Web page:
It is an object of our invention to heat treat such irregularly shaped steel bodies as railroad switch components by an improved, simple and inexpensive method requiring less regulation than earlier systems.
This object is attained according to the main feature of our invention by heating the components through thermoelectric induction and rendered easy by fitting a nonmagnetic metal body (i.e.) relatively low magnetic permeability) to the body to be treated. In this way a constant magnetic flux or applied induction-heating current can be used to treat a nonuniform steel body moving at a constant speed. The nonmagnetic body is preferably made of copper and serves to distribute the eddy currents between itself and the steel body, thereby preventing overheating even if the steel body has relatively thin portions; however due to its nonmagnetic properties, the copper body does not uselessly absorb electrical energy. It is of course reusable.
After heat treating the iron or steel body for surface hardening, it is moved with the copper body under a nozzle emitting a fine spray of water and then under a device which sprays more water over it to quench it. Subsequent or simultaneous heating of the bottom of the component tends to prevent bowing for the same thereby eliminating the need of any mechanical straightening equipment.
This method makes for easy surface hardening of irregularly shaped pieces of steel with a minimum of equipment, the method being easily incorporated into the production line of a rolling mill. In addition the finished product has a service life some 3 to times greater than the conventional components, and offers extremely strong bow-shaped hardened layers on all upper surfaces, unfissured and undamaged by flame.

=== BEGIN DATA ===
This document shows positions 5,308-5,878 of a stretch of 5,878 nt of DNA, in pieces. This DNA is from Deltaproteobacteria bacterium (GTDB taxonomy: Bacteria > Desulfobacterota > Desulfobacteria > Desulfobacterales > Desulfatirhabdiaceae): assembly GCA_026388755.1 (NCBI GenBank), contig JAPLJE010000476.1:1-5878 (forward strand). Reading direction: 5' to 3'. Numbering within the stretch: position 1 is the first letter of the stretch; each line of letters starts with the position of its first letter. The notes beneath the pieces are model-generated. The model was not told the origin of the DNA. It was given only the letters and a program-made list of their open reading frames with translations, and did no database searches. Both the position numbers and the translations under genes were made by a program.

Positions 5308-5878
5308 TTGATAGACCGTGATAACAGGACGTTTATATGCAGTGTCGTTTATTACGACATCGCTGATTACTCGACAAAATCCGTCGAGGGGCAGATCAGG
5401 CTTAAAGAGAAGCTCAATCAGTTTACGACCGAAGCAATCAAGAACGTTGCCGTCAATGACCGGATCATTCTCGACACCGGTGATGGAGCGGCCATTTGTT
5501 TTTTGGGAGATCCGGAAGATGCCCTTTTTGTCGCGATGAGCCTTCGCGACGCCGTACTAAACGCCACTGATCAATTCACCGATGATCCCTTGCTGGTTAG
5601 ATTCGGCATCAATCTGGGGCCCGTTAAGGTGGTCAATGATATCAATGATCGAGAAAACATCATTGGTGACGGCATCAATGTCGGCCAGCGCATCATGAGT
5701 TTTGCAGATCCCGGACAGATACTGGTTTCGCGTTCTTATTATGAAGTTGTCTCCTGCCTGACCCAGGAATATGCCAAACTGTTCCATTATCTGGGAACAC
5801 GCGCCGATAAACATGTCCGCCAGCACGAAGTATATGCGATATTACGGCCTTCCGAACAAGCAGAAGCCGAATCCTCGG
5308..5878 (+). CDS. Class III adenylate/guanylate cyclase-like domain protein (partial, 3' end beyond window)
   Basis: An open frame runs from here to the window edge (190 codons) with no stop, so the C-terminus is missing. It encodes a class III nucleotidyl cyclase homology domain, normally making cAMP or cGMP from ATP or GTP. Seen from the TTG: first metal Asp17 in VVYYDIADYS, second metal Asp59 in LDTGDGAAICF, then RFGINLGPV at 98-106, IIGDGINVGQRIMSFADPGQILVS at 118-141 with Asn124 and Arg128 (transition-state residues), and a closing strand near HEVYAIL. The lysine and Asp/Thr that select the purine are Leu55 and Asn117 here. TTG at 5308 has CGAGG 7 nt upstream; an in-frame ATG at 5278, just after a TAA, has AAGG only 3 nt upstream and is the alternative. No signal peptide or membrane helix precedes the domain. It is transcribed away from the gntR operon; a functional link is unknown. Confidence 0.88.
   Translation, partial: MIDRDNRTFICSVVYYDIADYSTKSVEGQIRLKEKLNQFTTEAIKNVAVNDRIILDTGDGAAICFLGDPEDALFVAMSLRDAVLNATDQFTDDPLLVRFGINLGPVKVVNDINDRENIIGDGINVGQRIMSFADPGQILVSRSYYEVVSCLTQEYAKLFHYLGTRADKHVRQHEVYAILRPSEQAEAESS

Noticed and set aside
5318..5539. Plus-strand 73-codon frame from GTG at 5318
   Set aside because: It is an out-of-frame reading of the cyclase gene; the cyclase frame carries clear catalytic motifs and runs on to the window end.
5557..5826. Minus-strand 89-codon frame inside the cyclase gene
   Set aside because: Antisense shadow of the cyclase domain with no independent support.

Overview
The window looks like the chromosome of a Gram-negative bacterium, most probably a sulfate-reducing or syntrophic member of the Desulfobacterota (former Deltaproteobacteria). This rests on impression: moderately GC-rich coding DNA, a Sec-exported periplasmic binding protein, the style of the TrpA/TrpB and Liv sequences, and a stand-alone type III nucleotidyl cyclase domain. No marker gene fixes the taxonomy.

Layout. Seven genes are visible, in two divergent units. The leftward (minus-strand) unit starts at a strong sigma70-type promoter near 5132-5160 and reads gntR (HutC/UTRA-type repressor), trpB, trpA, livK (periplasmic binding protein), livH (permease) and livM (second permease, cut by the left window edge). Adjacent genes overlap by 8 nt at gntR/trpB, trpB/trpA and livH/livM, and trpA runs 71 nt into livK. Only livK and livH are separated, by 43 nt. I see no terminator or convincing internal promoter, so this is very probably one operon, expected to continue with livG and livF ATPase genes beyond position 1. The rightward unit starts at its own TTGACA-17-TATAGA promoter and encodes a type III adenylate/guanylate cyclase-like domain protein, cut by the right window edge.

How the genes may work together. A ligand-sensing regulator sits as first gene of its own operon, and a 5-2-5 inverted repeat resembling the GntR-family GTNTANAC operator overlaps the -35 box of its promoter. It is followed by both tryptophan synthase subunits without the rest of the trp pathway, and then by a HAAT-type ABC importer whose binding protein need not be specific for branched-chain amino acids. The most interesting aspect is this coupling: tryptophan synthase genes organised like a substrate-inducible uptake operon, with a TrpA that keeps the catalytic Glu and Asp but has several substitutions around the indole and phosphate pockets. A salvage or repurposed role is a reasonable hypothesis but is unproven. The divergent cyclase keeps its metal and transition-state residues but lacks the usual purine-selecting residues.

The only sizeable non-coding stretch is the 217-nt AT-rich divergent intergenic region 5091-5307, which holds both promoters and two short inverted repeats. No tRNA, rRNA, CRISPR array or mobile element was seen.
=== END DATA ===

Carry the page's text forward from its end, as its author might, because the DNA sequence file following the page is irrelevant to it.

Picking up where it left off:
The above and other objects, features and advantages will be more readily apparent from the following description, reference being made to the accompanying drawing, in which:
FIG. I shows a plant, in diagrammatic perspective view, for carrying out the method of my invention; and
FIG. 2 is a cross section through a portion of the plant of FIG. 1.
As seen in FIG. 1, an AC generator I producing a constant energy of 250 kw. at 2,500 Hz. is connected to a transformer 3. A capacitor 2 or bank of capacitors connected across the input winding of this transformer 3 compensates for the wattless component of the generator 1. The output winding of this transformer 3 is connected to an inductor loop 4 or one of a plurality of loop stages located above a surface-hardening ath. p A rail 5 having a rail tongue 5a is moved along this path at a constant speed in the direction of an arrow A along with a copper compensating body 6 complementarily fitting the tongue 5a and lying thereagainst although illustrated with a slight spacing therefrom.